ARB’s winning streak in climate cases continues. A California superior court has rejected a prominent set of industry challenges to the state’s cap-and-trade program, upholding a significant element of California’s suite of programs to comply with AB 32 and to reduce the state’s greenhouse gas emissions back to 1990 levels by 2020. (Opinion here.) The cases were filed by the California Chamber of Commerce and the Pacific Legal Foundation, which charged that the cap-and-trade program was illegal both as an unconstitutional tax and because the program’s auction was not authorized by AB 32. (I discussed the court’s August tentative partial ruling in this case here, and Ann has discussed the case background here and here).
As he did in his tentative, Judge Frawley concludes that AB 32 gave ARB wide discretion to design a system of emissions reductions that meets the statutory goals, including authority to employ an auction as a reasonable means to allocate allowances. The Court writes that “both the text and structure of AB 32 demonstrate that the Legislature delegated to ARB the choice of distribution methods.” This holding isn’t really surprising given the very broad discretion the Legislature gave ARB to design a program to meet AB 32’s goals. Every case that has challenged ARB’s statutory authority under AB 32 has come up short (see, for example, my post here discussing another such case).
The more interesting element of the case involves the constitutional questions concerning whether the auction amounts to a tax. This set of arguments is trickier. The state is making a lot of money off the auction. The auction has raised more than $300 million so far, largely from businesses regulated under the cap, and much of this revenue will initially be loaned to the General Fund. But as I’ve written before, and as defendants argued, the auction is missing many of the classic hallmarks of a tax. Most strikingly, purchasers at auction get a tradeable commodity at its market value, and no regulated entity is required to participate as a buyer in the auction.
On this issue, the Court held that Proposition 13 is the legal regime that controls, rather than the more recently enacted Prop 26. He also eschewed what might have been the easiest way to dodge the tax conclusion, holding that regardless of the subjective intent of those designing the auction, it qualifies under Prop 13 as having been enacted “for the purpose of increasing revenues,” since it will in fact raise revenue for the state. But he nevertheless declined to hold the auction a tax, concluding that it’s more akin to a regulatory fee–though an imperfect match for any current category of fee. He cited the fact that those who purchase allowances receive a tradeable right to pollute, and he analogized the purchase of that right to a purchase of a hunting license or a mineral extraction permit. He also relied on the fact that auction prices are determined, at least in part, by market forces, not by government fiat. Having concluded that the auction imposed something akin to a regulatory fee or charge, he applied a modified Sinclair Paint-type analysis and held the fee valid. Interestingly, this analytical approach reinforces the notion that auction revenues must be spent on projects that further AB 32’s purposes — an idea that the State has embraced anyway, but that would not necessarily have been legally required had the Court come down another way.*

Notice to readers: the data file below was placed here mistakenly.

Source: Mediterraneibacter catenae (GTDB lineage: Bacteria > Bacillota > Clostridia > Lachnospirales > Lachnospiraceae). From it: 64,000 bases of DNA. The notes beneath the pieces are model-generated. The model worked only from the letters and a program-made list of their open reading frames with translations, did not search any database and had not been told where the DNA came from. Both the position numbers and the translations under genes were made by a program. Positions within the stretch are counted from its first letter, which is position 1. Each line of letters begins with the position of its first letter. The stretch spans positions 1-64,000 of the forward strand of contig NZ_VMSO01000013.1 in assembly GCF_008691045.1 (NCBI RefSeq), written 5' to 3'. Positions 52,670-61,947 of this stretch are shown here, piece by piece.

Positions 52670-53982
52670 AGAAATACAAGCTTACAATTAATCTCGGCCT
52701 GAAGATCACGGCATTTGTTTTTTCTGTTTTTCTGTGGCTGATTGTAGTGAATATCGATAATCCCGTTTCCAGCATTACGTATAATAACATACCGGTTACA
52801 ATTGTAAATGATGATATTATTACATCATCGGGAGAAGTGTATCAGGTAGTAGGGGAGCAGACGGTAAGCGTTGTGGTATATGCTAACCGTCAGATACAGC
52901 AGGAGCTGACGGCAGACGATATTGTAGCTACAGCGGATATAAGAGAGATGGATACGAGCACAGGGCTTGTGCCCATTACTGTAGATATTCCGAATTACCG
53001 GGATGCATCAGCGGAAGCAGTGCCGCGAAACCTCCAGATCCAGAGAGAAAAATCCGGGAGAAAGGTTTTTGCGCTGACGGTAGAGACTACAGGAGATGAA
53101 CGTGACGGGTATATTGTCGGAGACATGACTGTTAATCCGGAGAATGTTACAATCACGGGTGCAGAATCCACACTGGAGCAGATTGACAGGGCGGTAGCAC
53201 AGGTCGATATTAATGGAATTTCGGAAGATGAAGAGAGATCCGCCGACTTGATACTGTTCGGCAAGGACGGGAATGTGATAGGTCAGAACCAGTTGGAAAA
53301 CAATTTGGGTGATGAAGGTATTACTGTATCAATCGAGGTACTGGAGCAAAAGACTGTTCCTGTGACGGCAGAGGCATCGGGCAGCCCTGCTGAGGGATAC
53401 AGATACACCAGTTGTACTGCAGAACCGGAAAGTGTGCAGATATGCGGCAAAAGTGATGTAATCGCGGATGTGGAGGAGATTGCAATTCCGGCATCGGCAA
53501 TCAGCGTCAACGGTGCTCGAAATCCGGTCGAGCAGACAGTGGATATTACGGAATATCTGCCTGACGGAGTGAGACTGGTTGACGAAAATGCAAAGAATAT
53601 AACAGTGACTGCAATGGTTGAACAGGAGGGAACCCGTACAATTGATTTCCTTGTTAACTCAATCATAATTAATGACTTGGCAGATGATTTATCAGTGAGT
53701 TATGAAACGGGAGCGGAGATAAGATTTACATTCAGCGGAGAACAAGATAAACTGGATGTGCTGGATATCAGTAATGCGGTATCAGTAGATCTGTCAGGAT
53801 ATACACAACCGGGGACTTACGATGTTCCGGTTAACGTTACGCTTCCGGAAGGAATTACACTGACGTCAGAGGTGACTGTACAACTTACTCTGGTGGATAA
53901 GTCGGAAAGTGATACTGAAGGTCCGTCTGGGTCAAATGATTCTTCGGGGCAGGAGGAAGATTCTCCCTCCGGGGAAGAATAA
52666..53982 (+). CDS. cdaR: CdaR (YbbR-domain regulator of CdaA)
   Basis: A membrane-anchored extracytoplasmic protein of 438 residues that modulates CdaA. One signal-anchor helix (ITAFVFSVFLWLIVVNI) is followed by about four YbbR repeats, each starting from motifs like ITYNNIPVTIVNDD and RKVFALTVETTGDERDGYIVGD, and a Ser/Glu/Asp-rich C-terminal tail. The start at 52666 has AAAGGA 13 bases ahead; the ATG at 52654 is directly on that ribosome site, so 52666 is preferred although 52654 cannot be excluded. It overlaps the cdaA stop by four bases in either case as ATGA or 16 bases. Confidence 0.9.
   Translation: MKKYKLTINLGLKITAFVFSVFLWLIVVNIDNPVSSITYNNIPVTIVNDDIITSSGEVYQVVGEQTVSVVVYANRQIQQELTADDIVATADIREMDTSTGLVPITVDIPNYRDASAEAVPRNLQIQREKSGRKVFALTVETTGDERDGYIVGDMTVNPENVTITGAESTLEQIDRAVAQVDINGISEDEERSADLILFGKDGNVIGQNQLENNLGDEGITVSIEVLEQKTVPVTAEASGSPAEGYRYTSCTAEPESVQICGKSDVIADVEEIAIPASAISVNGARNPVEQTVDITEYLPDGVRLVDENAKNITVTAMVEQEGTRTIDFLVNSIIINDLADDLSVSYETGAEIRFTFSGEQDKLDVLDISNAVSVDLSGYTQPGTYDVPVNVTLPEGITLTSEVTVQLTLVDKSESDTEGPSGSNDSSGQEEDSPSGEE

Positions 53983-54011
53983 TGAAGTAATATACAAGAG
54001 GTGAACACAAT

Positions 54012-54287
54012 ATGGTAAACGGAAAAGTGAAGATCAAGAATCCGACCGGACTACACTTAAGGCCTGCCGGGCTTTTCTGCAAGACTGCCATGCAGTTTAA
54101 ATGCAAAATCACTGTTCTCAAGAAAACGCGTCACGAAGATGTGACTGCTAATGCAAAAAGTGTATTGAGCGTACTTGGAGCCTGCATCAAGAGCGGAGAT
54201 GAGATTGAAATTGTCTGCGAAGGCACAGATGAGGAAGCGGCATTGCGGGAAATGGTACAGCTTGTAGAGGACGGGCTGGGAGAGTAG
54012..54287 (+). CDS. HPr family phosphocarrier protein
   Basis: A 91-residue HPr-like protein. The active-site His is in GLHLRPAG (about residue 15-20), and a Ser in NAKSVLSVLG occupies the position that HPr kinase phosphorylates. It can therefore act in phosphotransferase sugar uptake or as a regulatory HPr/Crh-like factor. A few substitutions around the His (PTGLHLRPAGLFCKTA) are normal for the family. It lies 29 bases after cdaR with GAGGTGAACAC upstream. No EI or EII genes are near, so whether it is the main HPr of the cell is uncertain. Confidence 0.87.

Plaintiff Pacific Legal Foundation has already sent out an email blast vowing to appeal, so this case is far from over. The longer the cap-and-trade program is in place, however, and the more auctions and private-party trades are conducted, the harder it becomes to imagine what remedy any judge might issue to claw it back.
*UPDATE: I mean to say not legally required by AB 32 and Prop 13 itself. I recognize that other laws have been passed, since AB 32, restricting the use of auction funds to these purposes (including SB 1018 and AB 1532).